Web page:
The entire episode is spent in Gumbs' hotel room at a campaign stop while he waits to have his suit laundered. The thing is when the bellboy brings it back, Bo says it's the wrong suit, but the bellboy insists it's the correct one. Why, it's a perfect fit. By episode's end, Gumbs has become the clown he's always been, ready to perform for the cheering, laughing masses.
"If the Shoes Fit..." takes literally the idea of politicians as clowns, and considering how many idiots, weirdos, and crazies that have been elected to public office over the years, it's certainly not an irrelevant one. The episode's failing is to do anything particularly horrific with it. Instead reacting with fear and panic that he might be losing his mind, Gumbs (played ably by Shawn in a broad performance) responds with pratfalls and befuddlement, falling down in his big goofy shoes and looking very silly indeed with that massive bow tie.
I wasn't joking when I said Pee-Wee's Big Adventure was scarier than this episode. In Tim Burton's movie, Pee-Wee's nightmare sequence, in which he imagines creepy clowns operating on his beloved bicycle, is freaky and surreal. Here, as he rides off on a little tricycle inside a circus tent, all we're asked to do is laugh at Gumbs as he finally looks the part he's been playing.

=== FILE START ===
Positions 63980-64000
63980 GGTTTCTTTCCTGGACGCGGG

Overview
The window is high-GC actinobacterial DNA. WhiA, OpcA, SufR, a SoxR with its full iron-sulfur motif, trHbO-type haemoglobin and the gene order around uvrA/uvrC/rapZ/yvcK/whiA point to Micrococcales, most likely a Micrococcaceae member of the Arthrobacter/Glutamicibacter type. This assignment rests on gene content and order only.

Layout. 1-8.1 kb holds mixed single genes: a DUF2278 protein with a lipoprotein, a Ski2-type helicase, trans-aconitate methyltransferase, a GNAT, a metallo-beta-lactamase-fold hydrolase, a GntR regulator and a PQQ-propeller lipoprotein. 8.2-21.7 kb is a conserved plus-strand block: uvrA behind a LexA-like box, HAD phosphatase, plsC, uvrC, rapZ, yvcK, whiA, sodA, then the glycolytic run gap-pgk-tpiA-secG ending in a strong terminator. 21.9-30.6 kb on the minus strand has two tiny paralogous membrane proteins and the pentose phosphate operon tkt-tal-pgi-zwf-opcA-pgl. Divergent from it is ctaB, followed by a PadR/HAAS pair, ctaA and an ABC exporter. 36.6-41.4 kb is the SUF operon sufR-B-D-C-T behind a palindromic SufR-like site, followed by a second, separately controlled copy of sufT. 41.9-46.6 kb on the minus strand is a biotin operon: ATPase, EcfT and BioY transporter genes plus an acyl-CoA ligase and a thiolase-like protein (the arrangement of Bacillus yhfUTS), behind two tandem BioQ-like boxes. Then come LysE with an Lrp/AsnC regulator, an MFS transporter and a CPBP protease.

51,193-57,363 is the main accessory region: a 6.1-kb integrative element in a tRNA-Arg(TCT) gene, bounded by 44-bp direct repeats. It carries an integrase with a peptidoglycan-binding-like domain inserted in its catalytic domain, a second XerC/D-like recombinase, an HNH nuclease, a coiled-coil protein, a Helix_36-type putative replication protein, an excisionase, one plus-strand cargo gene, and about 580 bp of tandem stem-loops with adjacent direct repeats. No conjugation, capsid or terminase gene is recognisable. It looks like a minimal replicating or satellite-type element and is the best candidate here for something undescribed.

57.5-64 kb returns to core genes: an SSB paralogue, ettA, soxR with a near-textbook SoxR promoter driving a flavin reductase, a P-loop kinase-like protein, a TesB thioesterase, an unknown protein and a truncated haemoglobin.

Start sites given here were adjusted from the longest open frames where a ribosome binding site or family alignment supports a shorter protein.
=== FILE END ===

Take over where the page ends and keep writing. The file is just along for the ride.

What if there was a room that drove its occupants mad? Would you be brave enough to to go inside? I'm reminded of the tone of a short story I read in high school about a writer who spends the night in a wax museum and becomes convinced the dummies are alive, especially the one of a notorious murderer (if anyone knows the name of the story, please tell me, and I'd appreciate it. My Google searches have been fruitless.).
Editor's note: An anonymous commentator below reveals the story is called "The Waxwork" and was written by A.M. Burrage. Thank you, dear reader.